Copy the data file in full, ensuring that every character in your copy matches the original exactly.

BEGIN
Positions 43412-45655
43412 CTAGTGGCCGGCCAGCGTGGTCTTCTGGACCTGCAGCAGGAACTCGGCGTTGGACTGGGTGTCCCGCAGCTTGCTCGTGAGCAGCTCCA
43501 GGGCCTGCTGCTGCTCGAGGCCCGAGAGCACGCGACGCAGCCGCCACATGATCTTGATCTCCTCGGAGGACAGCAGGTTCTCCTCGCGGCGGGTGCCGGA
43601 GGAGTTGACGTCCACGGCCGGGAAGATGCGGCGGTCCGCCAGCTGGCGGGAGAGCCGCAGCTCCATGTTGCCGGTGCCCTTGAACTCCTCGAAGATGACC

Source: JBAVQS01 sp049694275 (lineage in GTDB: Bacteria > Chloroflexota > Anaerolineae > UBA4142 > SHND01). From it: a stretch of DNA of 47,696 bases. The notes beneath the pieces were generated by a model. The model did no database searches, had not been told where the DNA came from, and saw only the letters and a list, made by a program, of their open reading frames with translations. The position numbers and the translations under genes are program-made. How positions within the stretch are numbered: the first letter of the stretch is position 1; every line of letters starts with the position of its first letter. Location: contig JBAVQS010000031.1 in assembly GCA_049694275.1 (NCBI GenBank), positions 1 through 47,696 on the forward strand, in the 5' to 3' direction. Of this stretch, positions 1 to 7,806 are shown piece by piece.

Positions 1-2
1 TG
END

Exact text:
Positions 43412-45655
43412 CTAGTGGCCGGCCAGCGTGGTCTTCTGGACCTGCAGCAGGAACTCGGCGTTGGACTGGGTGTCCCGCAGCTTGCTCGTGAGCAGCTCCA
43501 GGGCCTGCTGCTGCTCGAGGCCCGAGAGCACGCGACGCAGCCGCCACATGATCTTGATCTCCTCGGAGGACAGCAGGTTCTCCTCGCGGCGGGTGCCGGA
43601 GGAGTTGACGTCCACGGCCGGGAAGATGCGGCGGTCCGCCAGCTGGCGGGAGAGCCGCAGCTCCATGTTGCCGGTGCCCTTGAACTCCTCGAAGATGACC

Source: JBAVQS01 sp049694275 (lineage in GTDB: Bacteria > Chloroflexota > Anaerolineae > UBA4142 > SHND01). From it: a stretch of DNA of 47,696 bases. The notes beneath the pieces were generated by a model. The model did no database searches, had not been told where the DNA came from, and saw only the letters and a list, made by a program, of their open reading frames with translations. The position numbers and the translations under genes are program-made. How positions within the stretch are numbered: the first letter of the stretch is position 1; every line of letters starts with the position of its first letter. Location: contig JBAVQS010000031.1 in assembly GCA_049694275.1 (NCBI GenBank), positions 1 through 47,696 on the forward strand, in the 5' to 3' direction. Of this stretch, positions 1 to 7,806 are shown piece by piece.

Positions 1-2
1 TG